You can check out Adam’s early designs for the Google Doodle here or go to his website at ceyadams.com.
3. The Doodle’s Interactive Turntables Allow You to Mix Classic Samples
In addition to Adams’ design, today’s Google Doodle also comes with interactive turntables. To get started, all you have to do is click the play button and it will take you to a digital “record crate” where you can choose between an array of classic songs. The artists listed are some of the most popular and frequently sampled in hip hop history, including The Isley Brothers, George Clinton, Betty Wright and Billy Squier.
After you’ve picked your song, you can customize the mix using the slider controls. Then, you can emulate Herc’s famed “breaks” and make your own hip hop beat. The experience is narrated by filmmaker and hip hop pioneer Fab 5 Freddy (born Fred Brathwaite).
“It was a full-circle experience for me,” Freddy told Google. “I first went online in 1994 — I even remember doing a segment on Yo! MTV Raps about email. And going back to when I first got on the internet, I was looking for people who were of a like mind who were part of the culture. And now, to see hip-hop on one of the biggest digital platforms out there, in a way that acknowledges and recognizes what this culture is, and what it continues to be. It’s pretty amazing.”
The turntable Doodle is among the most complex that Google has ever attempted.
“We’ve never done a Doodle like this before,” artist Perla Campos told the Google blog, “Both because of the technical challenges and the many voices and collaborators we wanted to include.” Ryan Germick added “There’s a lot that went into figuring out what bitrate of audio you needed to scratch records, how to sync up beats correctly, and the complexities around animations were firsts for us.”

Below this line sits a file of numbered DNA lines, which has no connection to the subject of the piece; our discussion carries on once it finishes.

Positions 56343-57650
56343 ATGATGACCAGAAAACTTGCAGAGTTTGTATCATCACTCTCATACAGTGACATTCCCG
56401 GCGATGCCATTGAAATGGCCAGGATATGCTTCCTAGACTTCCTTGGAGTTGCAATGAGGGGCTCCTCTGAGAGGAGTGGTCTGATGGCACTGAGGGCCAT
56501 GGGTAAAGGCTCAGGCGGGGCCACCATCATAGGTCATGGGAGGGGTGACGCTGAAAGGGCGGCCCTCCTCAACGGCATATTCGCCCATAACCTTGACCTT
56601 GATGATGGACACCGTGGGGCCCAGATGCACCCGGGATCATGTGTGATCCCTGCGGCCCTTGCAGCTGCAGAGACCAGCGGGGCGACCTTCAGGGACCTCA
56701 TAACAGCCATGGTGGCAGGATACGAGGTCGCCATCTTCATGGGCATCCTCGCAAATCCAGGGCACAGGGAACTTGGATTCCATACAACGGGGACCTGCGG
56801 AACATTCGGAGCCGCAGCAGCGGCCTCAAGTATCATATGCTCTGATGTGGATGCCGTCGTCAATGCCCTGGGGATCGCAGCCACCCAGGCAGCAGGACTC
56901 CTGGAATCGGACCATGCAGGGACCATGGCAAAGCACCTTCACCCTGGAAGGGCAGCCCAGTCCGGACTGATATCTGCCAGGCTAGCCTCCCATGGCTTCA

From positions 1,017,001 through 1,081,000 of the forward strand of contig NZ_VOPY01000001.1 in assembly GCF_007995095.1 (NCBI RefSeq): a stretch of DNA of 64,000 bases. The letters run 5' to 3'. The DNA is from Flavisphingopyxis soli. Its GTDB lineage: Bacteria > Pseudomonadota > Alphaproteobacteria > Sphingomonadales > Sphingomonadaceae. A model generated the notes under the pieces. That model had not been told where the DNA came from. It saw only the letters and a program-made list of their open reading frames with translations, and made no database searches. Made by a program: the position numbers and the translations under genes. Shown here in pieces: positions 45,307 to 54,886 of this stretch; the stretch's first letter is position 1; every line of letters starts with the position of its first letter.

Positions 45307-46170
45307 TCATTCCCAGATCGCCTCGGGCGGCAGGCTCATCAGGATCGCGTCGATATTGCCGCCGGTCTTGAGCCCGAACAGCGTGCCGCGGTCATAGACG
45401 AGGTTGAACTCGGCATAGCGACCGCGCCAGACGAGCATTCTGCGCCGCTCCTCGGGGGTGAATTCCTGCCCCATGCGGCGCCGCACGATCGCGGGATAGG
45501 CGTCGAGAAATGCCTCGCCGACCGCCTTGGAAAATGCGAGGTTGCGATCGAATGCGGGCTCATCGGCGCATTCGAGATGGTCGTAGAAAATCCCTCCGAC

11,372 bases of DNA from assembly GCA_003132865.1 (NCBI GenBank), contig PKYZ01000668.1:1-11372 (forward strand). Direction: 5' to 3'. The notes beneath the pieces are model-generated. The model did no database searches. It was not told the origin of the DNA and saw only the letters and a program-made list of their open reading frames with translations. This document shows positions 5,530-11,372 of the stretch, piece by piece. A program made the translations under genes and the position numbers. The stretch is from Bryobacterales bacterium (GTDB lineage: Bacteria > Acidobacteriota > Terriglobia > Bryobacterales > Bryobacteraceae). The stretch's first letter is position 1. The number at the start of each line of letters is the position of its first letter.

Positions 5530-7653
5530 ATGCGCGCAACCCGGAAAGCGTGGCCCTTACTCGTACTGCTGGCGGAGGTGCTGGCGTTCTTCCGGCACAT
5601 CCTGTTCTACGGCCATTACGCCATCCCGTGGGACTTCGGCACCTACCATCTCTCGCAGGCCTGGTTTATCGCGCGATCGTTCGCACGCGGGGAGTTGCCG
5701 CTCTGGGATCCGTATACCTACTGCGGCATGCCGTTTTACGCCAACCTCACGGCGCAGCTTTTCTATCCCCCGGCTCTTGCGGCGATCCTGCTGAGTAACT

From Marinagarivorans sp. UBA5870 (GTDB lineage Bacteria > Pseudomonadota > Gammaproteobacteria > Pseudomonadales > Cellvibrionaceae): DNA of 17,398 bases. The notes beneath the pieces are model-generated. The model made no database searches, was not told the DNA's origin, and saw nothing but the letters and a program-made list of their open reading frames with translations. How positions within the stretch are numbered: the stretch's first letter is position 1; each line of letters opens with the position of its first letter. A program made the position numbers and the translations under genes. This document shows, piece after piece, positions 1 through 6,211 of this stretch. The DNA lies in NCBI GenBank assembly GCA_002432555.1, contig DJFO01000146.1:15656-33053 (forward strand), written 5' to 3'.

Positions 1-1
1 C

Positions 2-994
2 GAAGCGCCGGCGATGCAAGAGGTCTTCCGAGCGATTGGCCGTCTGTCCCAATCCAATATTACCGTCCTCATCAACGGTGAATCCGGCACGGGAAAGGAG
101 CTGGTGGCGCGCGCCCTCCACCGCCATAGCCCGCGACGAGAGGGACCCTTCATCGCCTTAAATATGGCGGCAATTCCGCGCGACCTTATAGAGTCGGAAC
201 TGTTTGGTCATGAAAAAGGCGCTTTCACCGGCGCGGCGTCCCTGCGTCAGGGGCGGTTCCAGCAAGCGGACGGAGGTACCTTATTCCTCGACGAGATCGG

4. Hip-Hop Became the Biggest-Selling Genre in the U.S in 2017
Last month, Forbes reported that hop hop surpassed rock as the top genre in terms of overall consumption in the United States. This is the first time hip hop has topped the Nielsen ratings since its creation in 1947. According to the report, R&B and hip hop are now responsible for 25.1% of all music consumption in the the U.S. while rock claims 23%.
Additionally, Forbes says “It seems like it will continue to distance itself from the competition in the coming months and years.” Hip hop is also responsible for the most streamed album of the year so far, which is DAMN. by Kendrick Lamar. This puts Lamar ahead of artists like Ed Sheeran and Bruno Mars.
“Ultimately, to me, it shows that people in any situation have the ability to create something powerful and meaningful,” Cohen told Google Doodle, “The progression of this culture and sound – from Kool Herc spinning James Brown breaks at a block party to Jay-Z, Kanye West, and Drake being some of the biggest forces in music 44 years later – is something that few people at that first party could have anticipated.”
5. Fans Are Praising the Google Doodle on Social Media
Due to its interactive nature, as well as the contributions of artists like Cey Adams and Fab 5 Freddy, hip hop fans are loving today’s Google Doodle. “Everybody has to try the Google doodle celebrating the 44TH Anniversary Of the Birth Of Hip Hop,” wrote user @KingGage_, while @sdurham1979 tweeted “I love the #GoogleDoodle for today! An interactive tutorial mixing on turntables and brief history lesson.”
@UserOnboard also got in on the praise, tweeting “Today’s GOOGLE DOODLE has better user onboarding than most entire products do,” and @a_thompsonclass added “I love that this Google Doodle celebrates the 44th Anniversary of the Birth of Hip Hop.”
Check out additional reactions below.